Stena RoRo is leading the project for the construction of the Global Mercy, the world’s largest civilian hospital ship. After several years of construction at the Tianjin Xingang shipyard in northern China, the final test, the official sea trial, has now been completed with good results.
The shipyard will present the ship for delivery this summer and the vessel will then sail to Antwerp in Belgium on its maiden voyage, where some members of the crew will board and the medical equipment supplemented. This will be followed by a visit to Rotterdam, and after this the Global Mercy will be ready for its first important mission in West Africa.
Stena RoRo is building the Global Mercy on behalf of the international charity organization Mercy Ships, which provides free life-changing healthcare to people in some of the world’s poorest countries.
The project began in 2013 and Stena RoRo is responsible for design, contracting and execution. The construction project is unique in its kind and places major and specific demands on both design and layout, dependent on the special needs that hospital operations entail. On board are operating theatres and hospital wards, and everything needed for both patients and those working on board, including schools and preschools for the children of the volunteers.
The sea trial, which the Global Mercy has just completed, means that the ship’s systems and functions – such as engine performance and fuel consumption, navigation and radio equipment, maneuverability and safety systems – are tested for several days at sea.
“The purpose of a sea trial is to ensure that the ship’s systems are working properly during operation and that the requirements of the specifications and applicable standards are met,” says Per Westling, CEO Stena RoRo. “The hospital services to be provided on the Global Mercy entail increased requirements for good ventilation and minimization of vibrations, for example. This was also checked and she was approved on all counts.”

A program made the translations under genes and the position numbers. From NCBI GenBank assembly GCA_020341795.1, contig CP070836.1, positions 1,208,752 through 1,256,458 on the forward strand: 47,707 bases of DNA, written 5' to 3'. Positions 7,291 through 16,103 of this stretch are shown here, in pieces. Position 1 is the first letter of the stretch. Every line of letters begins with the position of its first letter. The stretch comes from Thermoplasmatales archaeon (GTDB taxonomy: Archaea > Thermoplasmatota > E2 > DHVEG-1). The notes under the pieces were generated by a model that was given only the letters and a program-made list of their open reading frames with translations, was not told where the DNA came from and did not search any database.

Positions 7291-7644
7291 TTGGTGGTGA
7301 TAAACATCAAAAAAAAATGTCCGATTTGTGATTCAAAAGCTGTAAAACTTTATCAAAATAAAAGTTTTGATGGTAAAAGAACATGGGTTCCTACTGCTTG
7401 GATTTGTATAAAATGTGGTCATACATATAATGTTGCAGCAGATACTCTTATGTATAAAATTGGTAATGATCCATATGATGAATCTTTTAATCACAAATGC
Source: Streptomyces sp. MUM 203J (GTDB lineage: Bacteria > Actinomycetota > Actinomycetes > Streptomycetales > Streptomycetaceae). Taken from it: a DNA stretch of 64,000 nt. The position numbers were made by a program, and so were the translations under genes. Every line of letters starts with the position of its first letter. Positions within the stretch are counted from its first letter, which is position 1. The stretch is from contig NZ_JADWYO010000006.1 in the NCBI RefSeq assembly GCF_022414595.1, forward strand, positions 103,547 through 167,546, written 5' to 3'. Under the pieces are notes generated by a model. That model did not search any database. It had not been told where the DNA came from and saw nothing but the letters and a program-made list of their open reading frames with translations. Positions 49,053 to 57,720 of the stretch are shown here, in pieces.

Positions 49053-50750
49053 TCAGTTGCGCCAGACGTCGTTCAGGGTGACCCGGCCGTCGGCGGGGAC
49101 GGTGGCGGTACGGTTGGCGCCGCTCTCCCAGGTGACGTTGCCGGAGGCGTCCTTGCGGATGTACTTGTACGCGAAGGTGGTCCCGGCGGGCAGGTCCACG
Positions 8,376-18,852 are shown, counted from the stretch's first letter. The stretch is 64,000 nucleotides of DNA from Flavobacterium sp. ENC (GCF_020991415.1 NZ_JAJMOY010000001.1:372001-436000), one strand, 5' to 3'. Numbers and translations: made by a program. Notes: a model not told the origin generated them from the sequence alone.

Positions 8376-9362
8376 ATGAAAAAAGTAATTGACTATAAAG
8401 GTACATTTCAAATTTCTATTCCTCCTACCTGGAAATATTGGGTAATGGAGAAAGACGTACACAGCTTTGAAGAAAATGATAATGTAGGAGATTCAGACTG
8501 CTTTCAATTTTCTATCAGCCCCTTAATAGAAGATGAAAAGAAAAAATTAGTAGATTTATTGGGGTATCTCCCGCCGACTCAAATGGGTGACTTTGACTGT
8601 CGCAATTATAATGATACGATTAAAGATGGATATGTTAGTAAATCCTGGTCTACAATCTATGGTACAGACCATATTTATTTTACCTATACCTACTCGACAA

The Global Mercy is the result of a global collaborative project with the participation of a number of subcontractors from around the world. Swedish Stena RoRo is leading the project and Finnish Deltamarin is conducting work with design. A French shipbroker, Barry Rogliano Salles, (BRS Group), assisted in preparing the contract and the ship is being built at the Tianjin Xingang shipyard in northern China. The vessel, that is classified by the Lloyd’s Register in the United Kingdom, will sail under the Maltese flag and operate along the coast of Africa.
Stena RoRo has based the project on a concept for passenger and cargo ships for international travel in the RoPax class. The concept has been modified to a purely passenger ship design with hospital activities. The Global Mercy will have six operating theatres, 200 hospital beds, a laboratory, a patient clinic and an eye and dental clinic. In total, she will be able to accommodate 950 people, of which 641 are crew.
“For a few years now, our team has consisted of up to 16 members, stationed at the Tianjin Xingang shipyard,” says project leader and site manager Rikard Olsson, who has been in China with his family almost continuously since 2016. “The team has mixed nationalities and part of the job has been to reconcile the different cultures. An important task has been to ensure that the ship is built according to the specifications. For this shipyard, this is the first time this kind of ship, which can be compared to a cruise ship, has been built. We have worked hard to meet the required standard and everything has gone very well. We are very pleased with the collaboration with the shipyard.”
In addition to providing free medical and dental care, Mercy Ships contributes to building up local healthcare infrastructure by training local healthcare staff. This is why the Global Mercy is equipped with first-class training facilities, including equipment for virtual reality training and other simulations of care and methods for use in environments with limited resources.
“The Global Mercy is a special project that we are proud to be a part of. Mercy Ships is doing a fantastic job and with the new ship, their capacity to provide free medical care to many extremely vulnerable people will be more than twice as large,” says Per Westling, who in 2017 visited the sister ship Africa Mercy when it was based in Madagascar.
This summer the Global Mercy will be delivered from the shipyard. The maiden voyage will be to Antwerp in Belgium where some members of the crew will board and the last medical equipment installed, which will take a few months. After that, there will be two weeks in Rotterdam in the Netherlands, where festivities will be held in presenting the ship to sponsors, potential volunteers and other interested parties.
The first mission will be during 2022, when the Global Mercy is expected to call at Dakar in Senegal. There will then be more than six hundred volunteers aboard from all over the world and from a variety of professional categories, who will make it all possible through their contributions of skills and time.
More than 93 percent of the population in sub-Saharan Africa do not have access to safe surgical care *. The already very fragile medical care systems are at risk of being further degraded by the corona pandemic, and the need for basic but vital care is greater than ever in many poor countries. The Global Mercy will make a big difference for many people in southern and western Africa.
* According to the Lancet Global Surgery 2030 Report
Press Release | Stena RoRo
Source: Maritime Shipping News